Unfortunately, over the last four years, two members have blocked every attempt to enforce and to update the DPRK sanctions list, enabling the DPRK’s unlawful actions. In Resolution 2397, the Security Council committed to take action to further restrict the export to the DPRK of petroleum if the DPRK conducts a launch of a ballistic missile system capable of reaching intercontinental ranges. In full knowledge of this provision, the DPRK moved forward with launching at least three ICBMs this year.

If we want the word of the Security Council to mean anything, we cannot stay silent any longer.

To that end, in order to further restrict the DPRK’s ability to advance its unlawful program and to send a signal to all proliferators, the United States has been negotiating with our fellow Council members on a new Chapter VII resolution. And I am very grateful to my fellow Council members who have taken this issue as seriously as we have and engaged constructively in negotiations. We are now nearing the end of negotiations on the U.S.-proposed draft resolution.  And we cannot wait until the DPRK conducts additional provocative, illegal, dangerous acts – like a nuclear test.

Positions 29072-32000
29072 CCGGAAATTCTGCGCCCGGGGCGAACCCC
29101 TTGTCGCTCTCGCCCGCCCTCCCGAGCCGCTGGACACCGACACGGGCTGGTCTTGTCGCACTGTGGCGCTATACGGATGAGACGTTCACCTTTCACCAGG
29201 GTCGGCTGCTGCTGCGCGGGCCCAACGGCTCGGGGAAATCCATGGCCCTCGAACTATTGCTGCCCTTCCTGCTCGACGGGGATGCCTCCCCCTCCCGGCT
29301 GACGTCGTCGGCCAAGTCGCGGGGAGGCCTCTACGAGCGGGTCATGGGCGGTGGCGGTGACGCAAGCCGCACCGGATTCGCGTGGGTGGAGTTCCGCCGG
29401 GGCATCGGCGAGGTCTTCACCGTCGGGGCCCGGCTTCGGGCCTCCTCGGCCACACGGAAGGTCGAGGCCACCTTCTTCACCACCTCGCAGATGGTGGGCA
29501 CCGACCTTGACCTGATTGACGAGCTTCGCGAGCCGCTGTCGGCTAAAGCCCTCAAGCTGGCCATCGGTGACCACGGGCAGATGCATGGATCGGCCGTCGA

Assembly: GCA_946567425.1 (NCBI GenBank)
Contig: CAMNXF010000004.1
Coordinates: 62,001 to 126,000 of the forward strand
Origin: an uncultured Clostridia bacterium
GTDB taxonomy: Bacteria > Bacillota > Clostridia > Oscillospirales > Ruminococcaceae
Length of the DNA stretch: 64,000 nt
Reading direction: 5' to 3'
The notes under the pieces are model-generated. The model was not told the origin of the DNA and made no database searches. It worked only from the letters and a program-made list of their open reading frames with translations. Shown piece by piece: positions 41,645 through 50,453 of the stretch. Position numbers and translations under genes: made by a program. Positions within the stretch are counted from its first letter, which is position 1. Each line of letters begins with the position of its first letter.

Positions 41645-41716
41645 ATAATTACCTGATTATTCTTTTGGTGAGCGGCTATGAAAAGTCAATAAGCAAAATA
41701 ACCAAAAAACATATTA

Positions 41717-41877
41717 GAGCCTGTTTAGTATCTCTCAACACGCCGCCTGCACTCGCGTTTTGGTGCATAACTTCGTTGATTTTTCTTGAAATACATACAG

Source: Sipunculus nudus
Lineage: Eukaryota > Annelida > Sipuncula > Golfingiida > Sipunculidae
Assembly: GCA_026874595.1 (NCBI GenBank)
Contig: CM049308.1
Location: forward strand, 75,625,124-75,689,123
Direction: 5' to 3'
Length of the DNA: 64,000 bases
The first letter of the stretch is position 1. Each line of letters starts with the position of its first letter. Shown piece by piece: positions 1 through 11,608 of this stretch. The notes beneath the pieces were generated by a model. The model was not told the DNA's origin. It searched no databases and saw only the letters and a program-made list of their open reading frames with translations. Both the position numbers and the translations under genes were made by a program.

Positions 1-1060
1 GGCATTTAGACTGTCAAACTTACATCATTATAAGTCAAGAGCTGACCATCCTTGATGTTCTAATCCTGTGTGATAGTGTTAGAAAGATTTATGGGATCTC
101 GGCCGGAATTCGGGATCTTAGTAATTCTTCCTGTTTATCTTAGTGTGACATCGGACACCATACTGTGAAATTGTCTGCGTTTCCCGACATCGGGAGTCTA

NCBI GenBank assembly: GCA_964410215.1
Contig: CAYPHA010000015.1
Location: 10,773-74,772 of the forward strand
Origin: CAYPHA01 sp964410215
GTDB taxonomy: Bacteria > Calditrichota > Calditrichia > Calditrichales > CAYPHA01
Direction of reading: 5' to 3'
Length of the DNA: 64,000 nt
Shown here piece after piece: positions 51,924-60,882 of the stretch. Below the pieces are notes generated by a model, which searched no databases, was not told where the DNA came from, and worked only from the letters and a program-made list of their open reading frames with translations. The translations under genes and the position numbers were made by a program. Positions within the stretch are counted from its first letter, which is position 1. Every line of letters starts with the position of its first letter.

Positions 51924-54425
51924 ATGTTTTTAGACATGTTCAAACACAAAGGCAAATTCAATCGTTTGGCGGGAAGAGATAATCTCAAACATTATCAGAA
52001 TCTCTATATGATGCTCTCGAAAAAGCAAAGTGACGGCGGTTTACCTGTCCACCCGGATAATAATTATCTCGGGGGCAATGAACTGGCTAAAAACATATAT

We need to speak up, now, with a strong and unified voice, in condemnation of the DPRK’s behavior. We need to act now to restrict any further unlawful developments before it’s too late. We encourage all Council members to support our proposed resolution and show that the Security Council will respond to threats to international peace and security and to blatant violations of its resolutions.